Home > Publications . Search All . Browse All . Country . Browse PSC Pubs . PSC Report Series

PSC In The News

RSS Feed icon

Yang says remittances from workers abroad increase educational attainment for children

Kimball's failed replication of Reinhart-Rogoff finding cited in argument for tempered public response to social science research results

Edin and Shaefer's book on destitute families in America reviewed in NYT

Highlights

Deirdre Bloome wins ASA award for work on racial inequality and intergenerational transmission

Bob Willis awarded 2015 Jacob Mincer Award for Lifetime Contributions to the Field of Labor Economics

David Lam is new director of Institute for Social Research

Elizabeth Bruch wins Robert Merton Prize for paper in analytic sociology

Next Brown Bag

Monday, Oct 12
Joe Grengs, Policy & Planning for Social Equity in Transportation

Sex, Gender and Vulnerability

Archived Abstract of Former PSC Researcher

Download PDF versionSnow, Rachel C. 2007. "Sex, Gender and Vulnerability." PSC Research Report No. 07-628. September 2007.

This paper is concerned with how sex chromosomes and gendered experience differentially contribute to health outcomes, and how gender effects provide an under- explored avenue for health intervention. Research on gender and health is currently undermined by conflation of sex and gender in much of the epidemiologic and clinical literature. This precludes any meaningful reflection on the extent to which our genetic blueprint, versus gendered socialisation, contributes to the specific health vulnerabilities of males or females. Drawing on the 2002 global DALYs for males and females, this paper looks at health outcomes that differentially affect males and females, and distinguishes between vulnerabilities linked to the XX or XY genotype, vulnerabilities due to gendered life experience, and vulnerabilities about which we understand relatively little. The paper highlights the dynamic and changeable nature of gendered health vulnerabilities. Given that gender-based risks are in principal amenable to social change, they offer untapped potential for health interventions.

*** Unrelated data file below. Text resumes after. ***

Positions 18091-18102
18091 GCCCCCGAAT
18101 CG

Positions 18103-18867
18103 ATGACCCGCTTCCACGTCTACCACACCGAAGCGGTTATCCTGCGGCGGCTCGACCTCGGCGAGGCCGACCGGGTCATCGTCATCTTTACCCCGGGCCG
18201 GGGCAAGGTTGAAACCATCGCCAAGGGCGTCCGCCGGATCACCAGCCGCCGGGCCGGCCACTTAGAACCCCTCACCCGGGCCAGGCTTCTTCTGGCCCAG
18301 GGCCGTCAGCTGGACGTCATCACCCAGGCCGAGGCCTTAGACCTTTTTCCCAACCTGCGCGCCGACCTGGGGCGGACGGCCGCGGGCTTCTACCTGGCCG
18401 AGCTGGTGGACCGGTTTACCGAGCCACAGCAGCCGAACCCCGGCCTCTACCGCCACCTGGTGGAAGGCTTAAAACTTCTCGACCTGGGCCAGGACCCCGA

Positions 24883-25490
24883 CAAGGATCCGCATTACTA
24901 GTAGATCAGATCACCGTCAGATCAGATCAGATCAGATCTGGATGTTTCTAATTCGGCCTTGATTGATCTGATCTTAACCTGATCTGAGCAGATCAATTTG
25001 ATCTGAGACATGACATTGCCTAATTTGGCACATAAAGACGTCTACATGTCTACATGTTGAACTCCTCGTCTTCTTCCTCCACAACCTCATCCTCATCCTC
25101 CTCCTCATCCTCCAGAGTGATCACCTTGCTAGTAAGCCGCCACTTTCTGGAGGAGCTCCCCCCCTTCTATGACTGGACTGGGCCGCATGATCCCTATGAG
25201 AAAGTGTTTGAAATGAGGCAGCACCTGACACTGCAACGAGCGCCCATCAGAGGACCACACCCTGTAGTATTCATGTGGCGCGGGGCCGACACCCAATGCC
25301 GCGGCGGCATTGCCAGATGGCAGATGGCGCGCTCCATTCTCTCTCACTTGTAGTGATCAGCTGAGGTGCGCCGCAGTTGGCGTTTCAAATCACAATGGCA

Browse | Search : All Pubs | Next